Less known than the bond or the mortgage, the pledge is part of the guarantees that can be made to obtain a mortgage. What is the pledge of a credit? How does it work? What are the advantages over other loan guarantees? Presentation of the pledge.
Definition of collateral
The collateral is a contract between the borrower and the bank, by which the first, called debtor, pledges his property loan intangible property he owns with the second, said creditor.
These intangibles are most often life insurance, but it can also be shares, bonds or from shares In a company.
Just like the mortgage or bond, they serve as bank guarantee, which can thus automatically seize all or part of the capital pledged in the event of default by the borrower.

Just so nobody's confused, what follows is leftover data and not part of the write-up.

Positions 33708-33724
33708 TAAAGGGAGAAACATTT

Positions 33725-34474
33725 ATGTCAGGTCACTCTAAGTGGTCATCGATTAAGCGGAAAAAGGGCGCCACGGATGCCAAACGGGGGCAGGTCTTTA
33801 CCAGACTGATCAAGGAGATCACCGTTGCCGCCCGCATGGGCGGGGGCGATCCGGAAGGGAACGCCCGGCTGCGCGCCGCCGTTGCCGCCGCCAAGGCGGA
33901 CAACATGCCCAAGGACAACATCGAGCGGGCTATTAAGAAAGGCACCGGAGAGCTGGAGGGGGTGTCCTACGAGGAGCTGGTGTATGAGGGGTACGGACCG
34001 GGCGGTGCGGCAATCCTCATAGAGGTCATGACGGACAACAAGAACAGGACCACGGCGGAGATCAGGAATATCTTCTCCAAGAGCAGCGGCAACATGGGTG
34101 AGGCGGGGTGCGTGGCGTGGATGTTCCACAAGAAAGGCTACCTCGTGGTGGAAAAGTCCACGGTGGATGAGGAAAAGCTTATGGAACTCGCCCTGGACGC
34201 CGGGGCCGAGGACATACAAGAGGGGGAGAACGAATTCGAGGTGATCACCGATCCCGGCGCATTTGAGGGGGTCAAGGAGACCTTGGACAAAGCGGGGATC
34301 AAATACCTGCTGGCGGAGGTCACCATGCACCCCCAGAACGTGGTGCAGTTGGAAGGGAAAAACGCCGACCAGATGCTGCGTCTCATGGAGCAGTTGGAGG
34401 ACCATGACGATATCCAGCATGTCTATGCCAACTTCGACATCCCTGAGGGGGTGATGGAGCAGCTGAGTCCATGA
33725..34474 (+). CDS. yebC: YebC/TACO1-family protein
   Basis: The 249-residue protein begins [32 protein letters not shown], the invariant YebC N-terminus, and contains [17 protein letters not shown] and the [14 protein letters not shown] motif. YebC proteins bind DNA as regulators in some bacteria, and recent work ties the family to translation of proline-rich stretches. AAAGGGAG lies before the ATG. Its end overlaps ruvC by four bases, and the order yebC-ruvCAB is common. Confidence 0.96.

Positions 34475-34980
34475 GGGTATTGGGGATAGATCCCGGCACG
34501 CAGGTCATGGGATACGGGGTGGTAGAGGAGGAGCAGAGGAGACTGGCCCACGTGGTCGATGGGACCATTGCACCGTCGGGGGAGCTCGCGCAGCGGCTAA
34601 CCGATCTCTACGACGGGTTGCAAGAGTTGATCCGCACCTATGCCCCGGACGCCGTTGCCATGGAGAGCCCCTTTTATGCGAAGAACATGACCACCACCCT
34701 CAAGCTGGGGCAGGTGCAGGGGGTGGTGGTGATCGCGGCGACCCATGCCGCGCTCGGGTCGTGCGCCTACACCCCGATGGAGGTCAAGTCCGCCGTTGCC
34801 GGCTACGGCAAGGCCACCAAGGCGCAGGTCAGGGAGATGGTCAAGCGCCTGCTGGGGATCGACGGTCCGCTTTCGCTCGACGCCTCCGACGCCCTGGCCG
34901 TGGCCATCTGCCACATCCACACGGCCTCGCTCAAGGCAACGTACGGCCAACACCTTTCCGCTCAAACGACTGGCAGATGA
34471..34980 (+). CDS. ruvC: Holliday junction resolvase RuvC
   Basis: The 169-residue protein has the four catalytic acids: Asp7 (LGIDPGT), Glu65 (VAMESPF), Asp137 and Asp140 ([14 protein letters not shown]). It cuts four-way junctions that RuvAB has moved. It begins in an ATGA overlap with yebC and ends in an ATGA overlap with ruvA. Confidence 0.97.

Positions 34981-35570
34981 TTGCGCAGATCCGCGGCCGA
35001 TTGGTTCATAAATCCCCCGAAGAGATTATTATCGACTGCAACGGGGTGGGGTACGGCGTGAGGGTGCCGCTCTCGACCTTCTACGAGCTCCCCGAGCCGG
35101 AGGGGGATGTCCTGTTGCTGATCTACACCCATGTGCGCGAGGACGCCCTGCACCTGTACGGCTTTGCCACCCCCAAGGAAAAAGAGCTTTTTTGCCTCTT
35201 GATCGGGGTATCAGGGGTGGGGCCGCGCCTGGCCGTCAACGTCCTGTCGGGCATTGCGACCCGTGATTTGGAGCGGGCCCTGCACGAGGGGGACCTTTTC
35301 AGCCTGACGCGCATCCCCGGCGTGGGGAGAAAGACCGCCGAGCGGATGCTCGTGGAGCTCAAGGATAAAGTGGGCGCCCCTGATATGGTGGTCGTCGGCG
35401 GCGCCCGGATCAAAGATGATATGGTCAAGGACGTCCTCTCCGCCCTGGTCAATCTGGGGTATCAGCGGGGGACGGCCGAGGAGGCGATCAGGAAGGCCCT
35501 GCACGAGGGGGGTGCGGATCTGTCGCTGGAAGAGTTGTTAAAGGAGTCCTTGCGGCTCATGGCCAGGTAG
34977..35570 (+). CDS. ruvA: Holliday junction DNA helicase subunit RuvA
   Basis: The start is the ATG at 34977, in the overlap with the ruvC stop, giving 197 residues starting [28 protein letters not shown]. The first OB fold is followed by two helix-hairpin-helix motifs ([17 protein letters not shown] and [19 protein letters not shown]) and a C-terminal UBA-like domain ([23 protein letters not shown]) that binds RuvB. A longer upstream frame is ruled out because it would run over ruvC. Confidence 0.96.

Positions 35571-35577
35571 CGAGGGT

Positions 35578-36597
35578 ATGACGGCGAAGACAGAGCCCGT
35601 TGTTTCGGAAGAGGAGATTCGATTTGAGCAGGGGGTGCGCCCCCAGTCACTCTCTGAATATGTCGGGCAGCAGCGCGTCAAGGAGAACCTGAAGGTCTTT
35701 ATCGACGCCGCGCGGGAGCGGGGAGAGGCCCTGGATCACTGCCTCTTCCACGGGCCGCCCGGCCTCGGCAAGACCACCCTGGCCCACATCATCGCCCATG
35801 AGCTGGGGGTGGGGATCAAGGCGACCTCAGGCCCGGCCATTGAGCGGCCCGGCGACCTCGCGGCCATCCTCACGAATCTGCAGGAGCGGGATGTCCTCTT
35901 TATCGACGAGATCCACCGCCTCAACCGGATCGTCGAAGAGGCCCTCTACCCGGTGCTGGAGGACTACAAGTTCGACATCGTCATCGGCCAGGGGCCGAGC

In addition, they allow them to determine the loan capital they are willing to lend. When the collateral is based on life insurance, it can reach up to 100% of the capital that it represents the term provided for the credit, while for shares or bonds, the bank takes into account only part of their value (between 40 and 80%).
Functioning of the collateral
In terms of duration first, the pledge begins with the implementation of the mortgage and ends at the end of the contract, ie once the loan has been repaid in full, thus taking into account any early repayments and related penalties, whether or not related to the resale of the property.
Regarding the ownership of the capital subsequently pledged, it remains in the name of the debtor and managed by the latter. However, he can not ask for any payment until his loan is fully paid.
Benefits of collateral
The pledge has the primary interest of not entailing any cost for the borrower against a mortgage or a deposit.
It also offers the advantage of potentially being able to realize an added value on loans in fine, that is to say, the borrowed capital is repaid on the date of termination of the corresponding contract.